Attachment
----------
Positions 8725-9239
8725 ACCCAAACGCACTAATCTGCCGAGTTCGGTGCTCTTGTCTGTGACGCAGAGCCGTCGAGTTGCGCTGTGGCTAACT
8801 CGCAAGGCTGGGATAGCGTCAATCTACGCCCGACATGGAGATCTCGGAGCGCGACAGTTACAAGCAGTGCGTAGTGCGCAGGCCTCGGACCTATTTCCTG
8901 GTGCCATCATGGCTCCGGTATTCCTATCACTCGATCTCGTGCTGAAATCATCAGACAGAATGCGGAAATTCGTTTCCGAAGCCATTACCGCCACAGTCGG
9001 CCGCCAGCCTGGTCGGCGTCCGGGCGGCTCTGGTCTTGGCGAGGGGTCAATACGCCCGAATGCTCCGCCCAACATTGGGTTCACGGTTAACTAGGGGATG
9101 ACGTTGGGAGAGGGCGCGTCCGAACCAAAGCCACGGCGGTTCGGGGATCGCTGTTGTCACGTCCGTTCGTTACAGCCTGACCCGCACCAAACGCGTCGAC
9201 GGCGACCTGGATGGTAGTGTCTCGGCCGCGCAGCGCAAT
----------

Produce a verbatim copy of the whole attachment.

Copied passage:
Positions 8725-9239
8725 ACCCAAACGCACTAATCTGCCGAGTTCGGTGCTCTTGTCTGTGACGCAGAGCCGTCGAGTTGCGCTGTGGCTAACT
8801 CGCAAGGCTGGGATAGCGTCAATCTACGCCCGACATGGAGATCTCGGAGCGCGACAGTTACAAGCAGTGCGTAGTGCGCAGGCCTCGGACCTATTTCCTG
8901 GTGCCATCATGGCTCCGGTATTCCTATCACTCGATCTCGTGCTGAAATCATCAGACAGAATGCGGAAATTCGTTTCCGAAGCCATTACCGCCACAGTCGG
9001 CCGCCAGCCTGGTCGGCGTCCGGGCGGCTCTGGTCTTGGCGAGGGGTCAATACGCCCGAATGCTCCGCCCAACATTGGGTTCACGGTTAACTAGGGGATG
9101 ACGTTGGGAGAGGGCGCGTCCGAACCAAAGCCACGGCGGTTCGGGGATCGCTGTTGTCACGTCCGTTCGTTACAGCCTGACCCGCACCAAACGCGTCGAC
9201 GGCGACCTGGATGGTAGTGTCTCGGCCGCGCAGCGCAAT